I’m passionate about food! I love to garden, cook, bake, and read everything I can get my hands on about the food industry. I also love to be as close to my food as possible. I love to see it go from its component parts–that I grow or produce, if possible–all the way to its final jarred or plated version. There is something incredibly empowering about knowing exactly how what you’re putting in your mouth was grown, harvested, and made edible.
But even if you’re not especially passionate about gardening or cooking, another great reason to make more staples from scratch is money. Simply making yogurt from scratch, we save $5 to $10 per week. We’re definitely not through with our transition from prepared foods to foods made from scratch, but today I thought I’d share the changes we have made, including recipes and how-to’s!
Easy, Cheap, & Eco-Friendly Recipes
1. Yogurt. For both the taste compared to store-bought yogurt, and the money we save making it ourselves, this one tops the list. There’s lots of high-quality yogurt in grocery stores these days, but there is nothing like the taste of fresh, homemade greek yogurt.
This recipe shows you how to make greek yogurt without a yogurt maker and we’ve never had it fail on us. We use a half-gallon of organic, grassfed whole milk per batch, which costs $2.49 and makes 4-5 cups of yogurt. The price for 4 cups of Fage at our local Target? $7.19. The difference adds up fast!
2. Black beans. Beans in general are very cheap, and while you do save money cooking beans from dry instead of buying canned, the big difference here is the taste. I grew up on canned beans, but I’m not going back! Beans cooked from dry are so tender and flavorful. How-to:
- Put your desired quantity of beans in a glass or ceramic bowl at least three times the volume of the dried beans. Cover with water, a few inches above the height of the beans.
- Soak in the fridge overnight.
- When ready to cook, drain the beans. Place in a pot and cover with fresh water, an inch above the beans.
- Bring to a boil, then simmer for 1-2 hours, until beans are tender but hold their shape.
- Stir in flavorings (salt, pepper, cumin, etc.) towards the end of the cooking time.
3. Chickpeas. We eat falafel pretty much every week, so we make these often. The instructions are the same as for beans, but they don’t take as long to cook (about an hour at a simmer).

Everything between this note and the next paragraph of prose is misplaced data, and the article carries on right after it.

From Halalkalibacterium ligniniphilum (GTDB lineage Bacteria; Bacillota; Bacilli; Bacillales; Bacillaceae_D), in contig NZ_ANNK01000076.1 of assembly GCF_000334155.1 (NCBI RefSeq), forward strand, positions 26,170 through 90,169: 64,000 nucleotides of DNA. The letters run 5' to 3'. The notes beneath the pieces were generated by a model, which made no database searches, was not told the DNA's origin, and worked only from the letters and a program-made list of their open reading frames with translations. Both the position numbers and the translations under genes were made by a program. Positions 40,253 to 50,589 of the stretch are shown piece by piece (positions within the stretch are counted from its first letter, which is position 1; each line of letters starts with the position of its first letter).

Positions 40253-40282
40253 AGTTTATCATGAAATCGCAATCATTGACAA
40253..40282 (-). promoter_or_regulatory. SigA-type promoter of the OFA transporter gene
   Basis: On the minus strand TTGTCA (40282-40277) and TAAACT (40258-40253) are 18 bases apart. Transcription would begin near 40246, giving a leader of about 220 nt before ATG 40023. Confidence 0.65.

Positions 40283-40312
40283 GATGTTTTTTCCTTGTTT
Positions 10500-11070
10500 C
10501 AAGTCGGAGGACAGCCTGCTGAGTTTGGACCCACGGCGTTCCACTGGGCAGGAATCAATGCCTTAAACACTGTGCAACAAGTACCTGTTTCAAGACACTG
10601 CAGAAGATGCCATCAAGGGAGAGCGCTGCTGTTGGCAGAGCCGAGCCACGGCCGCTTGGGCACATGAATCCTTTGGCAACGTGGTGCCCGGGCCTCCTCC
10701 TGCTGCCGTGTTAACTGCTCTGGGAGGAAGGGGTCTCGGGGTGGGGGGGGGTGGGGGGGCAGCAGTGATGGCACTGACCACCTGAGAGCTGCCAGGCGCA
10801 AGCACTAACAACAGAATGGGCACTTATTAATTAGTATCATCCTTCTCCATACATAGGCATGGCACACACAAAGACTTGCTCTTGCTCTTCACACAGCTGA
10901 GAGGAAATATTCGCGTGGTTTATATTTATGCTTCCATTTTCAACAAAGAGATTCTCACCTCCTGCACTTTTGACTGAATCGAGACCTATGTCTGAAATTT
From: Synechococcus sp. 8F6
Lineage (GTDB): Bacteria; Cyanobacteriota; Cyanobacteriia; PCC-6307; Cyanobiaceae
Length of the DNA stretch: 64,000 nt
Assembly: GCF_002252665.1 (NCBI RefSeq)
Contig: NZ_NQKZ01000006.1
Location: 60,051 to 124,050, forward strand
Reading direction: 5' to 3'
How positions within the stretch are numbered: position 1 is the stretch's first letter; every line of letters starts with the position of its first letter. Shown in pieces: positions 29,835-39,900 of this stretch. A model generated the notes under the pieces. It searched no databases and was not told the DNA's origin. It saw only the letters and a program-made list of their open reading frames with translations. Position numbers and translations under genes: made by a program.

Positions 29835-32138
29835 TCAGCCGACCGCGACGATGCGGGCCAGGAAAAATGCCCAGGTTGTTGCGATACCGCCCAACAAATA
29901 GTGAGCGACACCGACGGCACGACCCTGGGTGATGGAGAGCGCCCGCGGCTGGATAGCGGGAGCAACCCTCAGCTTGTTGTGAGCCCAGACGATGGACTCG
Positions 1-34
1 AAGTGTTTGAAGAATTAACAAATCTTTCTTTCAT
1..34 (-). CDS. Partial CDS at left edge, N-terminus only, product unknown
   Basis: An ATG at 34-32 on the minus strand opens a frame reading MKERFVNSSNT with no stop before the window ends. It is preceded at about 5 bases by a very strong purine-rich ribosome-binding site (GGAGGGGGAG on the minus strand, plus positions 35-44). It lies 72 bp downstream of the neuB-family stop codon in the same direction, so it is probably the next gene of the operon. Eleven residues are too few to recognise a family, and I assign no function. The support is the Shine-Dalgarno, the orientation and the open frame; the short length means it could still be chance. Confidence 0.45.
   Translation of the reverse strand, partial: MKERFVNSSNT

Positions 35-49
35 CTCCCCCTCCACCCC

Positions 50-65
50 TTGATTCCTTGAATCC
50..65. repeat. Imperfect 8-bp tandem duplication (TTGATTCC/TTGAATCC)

4. Lentils. Lentils are awesome because you don’t even need to soak them before cooking! Use 3 parts water to 1 part lentils. Bring to a boil, then simmer for 20 minutes or so. This works for both brown and red lentils.
5. Guacamole. Skip on plastic-packaged guac and make your own! Avocados, luckily, come in their own sturdy, compostable packaging. Perfect guac recipe: 1 mashed avocado, 1 tablespoon finely minced onion, a few shakes of cumin + a squeeze of lime juice.
6. Lara Bars. We just started making these from scratch, but I’m kicking myself that we didn’t start sooner! I adore everything about Lara Bars but their price and packaging, so a couple of weeks ago, we started making Peanut Butter Cookie Lara Bites. Not only is the recipe insanely easy (with just two ingredients) and cheap (thank you, bulk aisle!), it’s also easily customizable and you can definitely taste the freshness compared to the store-bought version.
7. Granola. When I went on my homemade, local foods kick in high school, my mom started making granola from scratch instead of buying cereal and she (and I) have been making it ever since. My mom’s recipe, and my favorite, is adapted from Deborah Madison’s New Vegetarian Cooking for Everyone. Perhaps I’ll post it at some point! But there are many excellent recipes on food blogs. Some of my personal favorites:
- Banana Bread Granola from the Minimalist Baker
- Peanut Butter Granola from A Table for Two
- Gingerbread Granola from Southern In-Law
(Also, when you have a gluten-free kitchen, the price of certified GF granola makes you want to run far away from the grocery store… so, there’s that. Homemade granola all da way.)
8. Gluten-free flour mix. Unless a book or recipe calls for a specific combination of flours, we use a mix that’s:
- 6 parts brown rice flour
- 2 parts potato starch
- 1 part tapioca starch
I buy the individual flours and starches at a discounted price from Thrive Market. It saves us quite a bit of money, compared to buying the tiny 2 or 3-cup boxes of gluten-free flour mix at the grocery store.
9. Frozen fruit. Nowadays, instead of picking up a cheap bag of frozen berry mix at the grocery store grown in goodness-knows-where, we buy fruit in bulk from the farmer’s market and freeze it ourselves. It’s not necessarily cheaper, but it tastes better, and you feel better knowing where your food comes from.
10. Fresh herbs. You don’t need a green thumb to grow an herb garden! Most common herbs are low-maintenance. Just test the soil with your finger daily and if it’s dry, water it–otherwise, leave it. Currently, we have basil, chives, and oregano on our balcony, but I’m planning to pick up a couple more from Whole Foods soon. So much cheaper than buying fresh herbs in those little plastic boxes–and so much more flavorful!
Next up on our list are homemade hummus, ricotta cheese, gluten-free bread and vegetable stock! I’ll keep you posted and share any good recipes that we find. I already have my eye on this GF bread recipe from Southern In-Law.
But I’d love to know: what are your favorite foods to make from scratch? Feel free to link to any recipes, including your own–I’ll check them out!